The American Colony in Jerusalem, 1870-2006 (Library of Congress)
The American Colony in Jerusalem, 1870-2006 – http://www.loc.gov/collection/american-colony-in-jerusalem/about-this-collection/
Representative questions that can be answered with this resource:
- What does a plague of locusts look like?
- What was life like in 19th Century Jerusalem?
- What would motivate American Christians to move to Jerusalem?
The American Colony in Jerusalem was a utopian Christian Colony in 1886 by people who thought that the Second Coming of Christ was imminent. This site links to papers, photographs, maps and diaries of colonists. Most of the 10,000 items are in English, but some material is in Arabic, Hebrew, Turkish, and Swedish.
The collection may be searched by keyword, or browsed by title, name or subject. It would probably be helpful to read the introductory essay “A Community in Jerusalem” and the colony timeline before digging heavily into the collection.
When pulling up letters and other written materials, go for the higher photo resolutions for best reading results.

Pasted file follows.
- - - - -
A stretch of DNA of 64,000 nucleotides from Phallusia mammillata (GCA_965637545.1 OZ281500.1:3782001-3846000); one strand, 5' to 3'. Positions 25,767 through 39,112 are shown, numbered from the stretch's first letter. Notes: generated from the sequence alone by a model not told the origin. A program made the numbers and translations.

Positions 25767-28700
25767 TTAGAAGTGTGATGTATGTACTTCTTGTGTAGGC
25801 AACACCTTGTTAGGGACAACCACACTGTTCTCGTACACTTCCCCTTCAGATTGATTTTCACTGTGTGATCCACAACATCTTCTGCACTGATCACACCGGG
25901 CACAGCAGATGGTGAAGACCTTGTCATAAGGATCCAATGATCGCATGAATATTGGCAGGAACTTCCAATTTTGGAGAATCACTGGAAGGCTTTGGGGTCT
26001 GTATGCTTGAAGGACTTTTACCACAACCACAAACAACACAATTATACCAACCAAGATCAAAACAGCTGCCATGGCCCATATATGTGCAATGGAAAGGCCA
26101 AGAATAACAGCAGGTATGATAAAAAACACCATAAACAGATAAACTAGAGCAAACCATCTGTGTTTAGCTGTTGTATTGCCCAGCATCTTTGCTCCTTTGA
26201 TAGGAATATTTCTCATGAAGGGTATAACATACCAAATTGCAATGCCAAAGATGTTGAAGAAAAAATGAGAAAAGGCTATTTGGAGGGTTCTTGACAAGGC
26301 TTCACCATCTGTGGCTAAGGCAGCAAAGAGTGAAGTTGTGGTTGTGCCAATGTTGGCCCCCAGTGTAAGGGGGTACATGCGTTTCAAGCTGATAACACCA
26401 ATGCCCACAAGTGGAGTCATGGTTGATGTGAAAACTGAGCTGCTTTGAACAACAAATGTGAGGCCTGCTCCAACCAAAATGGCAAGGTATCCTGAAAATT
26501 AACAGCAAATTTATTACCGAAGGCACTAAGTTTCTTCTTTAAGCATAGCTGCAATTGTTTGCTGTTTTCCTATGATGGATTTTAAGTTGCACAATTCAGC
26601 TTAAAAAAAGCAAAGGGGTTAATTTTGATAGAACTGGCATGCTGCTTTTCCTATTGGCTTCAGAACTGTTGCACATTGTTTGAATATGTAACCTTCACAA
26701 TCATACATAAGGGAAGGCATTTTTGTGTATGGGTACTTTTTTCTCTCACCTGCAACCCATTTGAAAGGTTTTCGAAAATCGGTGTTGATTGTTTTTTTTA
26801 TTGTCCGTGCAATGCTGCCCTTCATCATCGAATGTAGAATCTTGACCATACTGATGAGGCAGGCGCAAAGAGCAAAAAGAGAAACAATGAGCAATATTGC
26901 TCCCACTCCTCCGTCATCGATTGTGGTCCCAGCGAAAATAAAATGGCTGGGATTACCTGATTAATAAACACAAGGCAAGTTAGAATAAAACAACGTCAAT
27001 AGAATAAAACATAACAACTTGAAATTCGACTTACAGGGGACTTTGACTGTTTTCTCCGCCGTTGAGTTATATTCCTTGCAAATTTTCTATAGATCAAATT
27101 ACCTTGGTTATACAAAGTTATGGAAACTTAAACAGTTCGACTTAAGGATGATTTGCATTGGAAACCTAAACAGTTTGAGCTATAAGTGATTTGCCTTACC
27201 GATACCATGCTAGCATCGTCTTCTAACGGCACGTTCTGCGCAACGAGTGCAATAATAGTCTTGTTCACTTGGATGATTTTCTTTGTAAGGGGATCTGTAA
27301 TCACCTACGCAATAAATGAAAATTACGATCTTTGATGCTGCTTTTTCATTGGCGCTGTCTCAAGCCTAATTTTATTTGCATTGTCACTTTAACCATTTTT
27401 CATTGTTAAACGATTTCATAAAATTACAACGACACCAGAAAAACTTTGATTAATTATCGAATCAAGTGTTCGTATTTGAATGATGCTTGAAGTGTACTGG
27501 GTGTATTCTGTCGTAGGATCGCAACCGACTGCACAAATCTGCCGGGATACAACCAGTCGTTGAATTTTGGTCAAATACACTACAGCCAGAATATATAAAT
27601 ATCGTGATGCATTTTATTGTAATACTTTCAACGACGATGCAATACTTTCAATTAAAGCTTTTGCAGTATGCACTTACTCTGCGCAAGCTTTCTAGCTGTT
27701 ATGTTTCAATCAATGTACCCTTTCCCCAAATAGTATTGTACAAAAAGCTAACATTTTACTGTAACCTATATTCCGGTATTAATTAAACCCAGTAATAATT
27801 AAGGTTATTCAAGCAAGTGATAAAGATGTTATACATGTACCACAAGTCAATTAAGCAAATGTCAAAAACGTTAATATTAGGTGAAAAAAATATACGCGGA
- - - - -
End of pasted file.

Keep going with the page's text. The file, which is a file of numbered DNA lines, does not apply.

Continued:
Writers who are contemplating strange animal disasters or dramatizing the book of Exodus ought to consider reading the site essay The Locust Plague of 1915 Photograph Album. According to the essay:
The American Colony also played an important historic role in documenting the 1915 invasion as a major social and economic event, as well as one of scientific interest. At the behest of Djemal (Jamal) Pasha, Lewis Larsson, the head of the American Colony Photo Department, worked with the assistance of Lars Lind and John D. Whiting to record the 1915 destruction. Larsson photographed the various methods that American Colony members and other Jerusalemites used to try to control the onslaught. He undertook a series of carefully staged studio “insect portraits” in which American Colony photographers captured details of the physical nature of individual locusts and their various stages of molting. And he supervised the compilation of selected images of the plague into photographic albums created by the American Colony photo service. These albums contained hand-tinted photographic prints that graphically captured the story of the invasion, conveyed in dramatic fashion.